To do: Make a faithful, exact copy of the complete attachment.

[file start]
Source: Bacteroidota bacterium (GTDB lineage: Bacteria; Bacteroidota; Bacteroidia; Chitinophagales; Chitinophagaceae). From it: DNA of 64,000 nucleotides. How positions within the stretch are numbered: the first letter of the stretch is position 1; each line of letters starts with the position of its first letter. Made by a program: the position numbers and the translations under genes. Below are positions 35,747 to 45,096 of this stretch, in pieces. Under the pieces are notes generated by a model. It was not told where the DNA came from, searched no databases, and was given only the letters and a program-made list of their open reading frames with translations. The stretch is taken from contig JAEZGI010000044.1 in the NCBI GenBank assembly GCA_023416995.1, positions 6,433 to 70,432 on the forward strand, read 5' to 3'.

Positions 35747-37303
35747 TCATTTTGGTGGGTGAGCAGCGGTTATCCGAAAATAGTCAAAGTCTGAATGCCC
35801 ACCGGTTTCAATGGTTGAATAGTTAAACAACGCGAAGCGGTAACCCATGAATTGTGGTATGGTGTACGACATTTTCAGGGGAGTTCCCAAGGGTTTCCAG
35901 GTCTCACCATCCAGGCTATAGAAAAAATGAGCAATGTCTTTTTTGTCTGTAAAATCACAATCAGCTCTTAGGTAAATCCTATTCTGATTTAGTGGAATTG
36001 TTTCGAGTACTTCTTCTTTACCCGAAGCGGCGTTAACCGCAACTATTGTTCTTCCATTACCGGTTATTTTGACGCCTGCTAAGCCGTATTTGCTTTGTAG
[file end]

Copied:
Source: Bacteroidota bacterium (GTDB lineage: Bacteria; Bacteroidota; Bacteroidia; Chitinophagales; Chitinophagaceae). From it: DNA of 64,000 nucleotides. How positions within the stretch are numbered: the first letter of the stretch is position 1; each line of letters starts with the position of its first letter. Made by a program: the position numbers and the translations under genes. Below are positions 35,747 to 45,096 of this stretch, in pieces. Under the pieces are notes generated by a model. It was not told where the DNA came from, searched no databases, and was given only the letters and a program-made list of their open reading frames with translations. The stretch is taken from contig JAEZGI010000044.1 in the NCBI GenBank assembly GCA_023416995.1, positions 6,433 to 70,432 on the forward strand, read 5' to 3'.

Positions 35747-37303
35747 TCATTTTGGTGGGTGAGCAGCGGTTATCCGAAAATAGTCAAAGTCTGAATGCCC
35801 ACCGGTTTCAATGGTTGAATAGTTAAACAACGCGAAGCGGTAACCCATGAATTGTGGTATGGTGTACGACATTTTCAGGGGAGTTCCCAAGGGTTTCCAG
35901 GTCTCACCATCCAGGCTATAGAAAAAATGAGCAATGTCTTTTTTGTCTGTAAAATCACAATCAGCTCTTAGGTAAATCCTATTCTGATTTAGTGGAATTG
36001 TTTCGAGTACTTCTTCTTTACCCGAAGCGGCGTTAACCGCAACTATTGTTCTTCCATTACCGGTTATTTTGACGCCTGCTAAGCCGTATTTGCTTTGTAG